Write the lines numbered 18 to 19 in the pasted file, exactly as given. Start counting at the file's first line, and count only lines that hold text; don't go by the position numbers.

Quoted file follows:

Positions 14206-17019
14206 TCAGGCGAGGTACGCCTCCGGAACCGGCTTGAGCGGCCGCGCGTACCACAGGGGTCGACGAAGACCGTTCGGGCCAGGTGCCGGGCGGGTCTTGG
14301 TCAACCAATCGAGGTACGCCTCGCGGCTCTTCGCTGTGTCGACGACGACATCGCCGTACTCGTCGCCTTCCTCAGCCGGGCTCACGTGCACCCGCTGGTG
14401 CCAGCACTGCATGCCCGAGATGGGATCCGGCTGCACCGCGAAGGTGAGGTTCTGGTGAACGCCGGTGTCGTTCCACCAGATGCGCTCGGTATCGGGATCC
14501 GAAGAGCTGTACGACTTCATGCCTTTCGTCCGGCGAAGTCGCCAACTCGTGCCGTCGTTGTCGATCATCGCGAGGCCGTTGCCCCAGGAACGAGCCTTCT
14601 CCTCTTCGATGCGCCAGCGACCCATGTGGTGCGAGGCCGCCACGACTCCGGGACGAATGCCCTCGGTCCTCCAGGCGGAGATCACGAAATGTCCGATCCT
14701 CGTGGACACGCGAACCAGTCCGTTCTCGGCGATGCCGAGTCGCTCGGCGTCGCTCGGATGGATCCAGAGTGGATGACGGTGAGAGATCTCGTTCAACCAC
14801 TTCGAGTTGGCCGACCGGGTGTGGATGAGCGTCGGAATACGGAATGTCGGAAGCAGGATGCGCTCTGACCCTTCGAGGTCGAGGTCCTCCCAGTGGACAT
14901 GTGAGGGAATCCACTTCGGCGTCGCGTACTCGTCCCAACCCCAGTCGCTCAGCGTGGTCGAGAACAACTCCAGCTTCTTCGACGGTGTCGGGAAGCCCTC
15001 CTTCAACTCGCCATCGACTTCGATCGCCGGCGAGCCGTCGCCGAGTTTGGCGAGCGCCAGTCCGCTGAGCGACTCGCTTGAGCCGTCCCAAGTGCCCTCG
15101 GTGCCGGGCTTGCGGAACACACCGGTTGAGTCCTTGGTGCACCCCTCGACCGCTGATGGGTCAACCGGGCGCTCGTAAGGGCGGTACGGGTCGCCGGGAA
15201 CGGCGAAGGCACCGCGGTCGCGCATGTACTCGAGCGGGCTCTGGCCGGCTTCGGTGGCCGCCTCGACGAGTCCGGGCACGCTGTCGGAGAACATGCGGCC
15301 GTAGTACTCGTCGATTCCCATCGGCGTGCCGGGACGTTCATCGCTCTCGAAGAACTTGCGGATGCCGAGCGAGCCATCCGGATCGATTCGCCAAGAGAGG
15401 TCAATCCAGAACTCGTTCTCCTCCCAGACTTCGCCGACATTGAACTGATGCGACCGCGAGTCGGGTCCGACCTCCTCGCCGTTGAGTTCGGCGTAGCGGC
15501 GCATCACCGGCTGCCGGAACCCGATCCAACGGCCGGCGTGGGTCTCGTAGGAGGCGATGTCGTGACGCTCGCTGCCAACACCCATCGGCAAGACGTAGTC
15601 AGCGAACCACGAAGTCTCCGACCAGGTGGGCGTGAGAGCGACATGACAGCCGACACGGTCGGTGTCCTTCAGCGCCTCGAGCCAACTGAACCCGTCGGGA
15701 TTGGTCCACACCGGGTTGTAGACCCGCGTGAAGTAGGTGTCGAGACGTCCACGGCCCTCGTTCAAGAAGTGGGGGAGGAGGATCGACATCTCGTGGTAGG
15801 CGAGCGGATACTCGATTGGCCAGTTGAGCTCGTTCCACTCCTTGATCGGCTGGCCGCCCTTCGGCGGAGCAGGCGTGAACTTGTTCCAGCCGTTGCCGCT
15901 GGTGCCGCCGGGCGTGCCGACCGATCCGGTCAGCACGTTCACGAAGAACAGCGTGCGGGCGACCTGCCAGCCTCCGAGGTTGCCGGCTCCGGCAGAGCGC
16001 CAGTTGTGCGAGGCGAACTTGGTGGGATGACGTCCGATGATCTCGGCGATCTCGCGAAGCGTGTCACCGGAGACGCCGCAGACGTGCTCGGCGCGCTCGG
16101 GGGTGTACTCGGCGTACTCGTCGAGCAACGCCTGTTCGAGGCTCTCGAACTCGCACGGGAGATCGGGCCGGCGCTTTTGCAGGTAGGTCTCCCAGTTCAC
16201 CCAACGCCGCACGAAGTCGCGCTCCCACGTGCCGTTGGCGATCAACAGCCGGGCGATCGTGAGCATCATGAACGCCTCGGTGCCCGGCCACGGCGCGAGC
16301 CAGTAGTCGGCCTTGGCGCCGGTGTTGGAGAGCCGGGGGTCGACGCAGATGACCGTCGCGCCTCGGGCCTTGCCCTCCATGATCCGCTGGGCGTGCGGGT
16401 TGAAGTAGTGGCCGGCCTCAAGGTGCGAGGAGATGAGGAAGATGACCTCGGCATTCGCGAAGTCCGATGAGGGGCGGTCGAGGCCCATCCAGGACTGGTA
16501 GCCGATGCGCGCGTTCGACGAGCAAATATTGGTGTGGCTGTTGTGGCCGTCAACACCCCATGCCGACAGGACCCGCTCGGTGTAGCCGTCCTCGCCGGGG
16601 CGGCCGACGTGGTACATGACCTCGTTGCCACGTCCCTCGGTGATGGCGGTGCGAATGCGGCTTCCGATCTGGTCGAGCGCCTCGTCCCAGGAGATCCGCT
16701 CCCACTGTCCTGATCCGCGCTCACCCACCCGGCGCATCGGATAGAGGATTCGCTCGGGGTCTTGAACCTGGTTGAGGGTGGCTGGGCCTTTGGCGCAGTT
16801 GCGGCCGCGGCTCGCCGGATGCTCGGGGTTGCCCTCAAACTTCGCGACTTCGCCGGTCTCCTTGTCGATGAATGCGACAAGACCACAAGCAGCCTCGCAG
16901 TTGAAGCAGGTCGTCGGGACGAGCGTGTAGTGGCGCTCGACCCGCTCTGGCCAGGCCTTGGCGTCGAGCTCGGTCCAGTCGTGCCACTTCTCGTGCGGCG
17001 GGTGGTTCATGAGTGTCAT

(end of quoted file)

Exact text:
15801 CGAGCGGATACTCGATTGGCCAGTTGAGCTCGTTCCACTCCTTGATCGGCTGGCCGCCCTTCGGCGGAGCAGGCGTGAACTTGTTCCAGCCGTTGCCGCT
15901 GGTGCCGCCGGGCGTGCCGACCGATCCGGTCAGCACGTTCACGAAGAACAGCGTGCGGGCGACCTGCCAGCCTCCGAGGTTGCCGGCTCCGGCAGAGCGC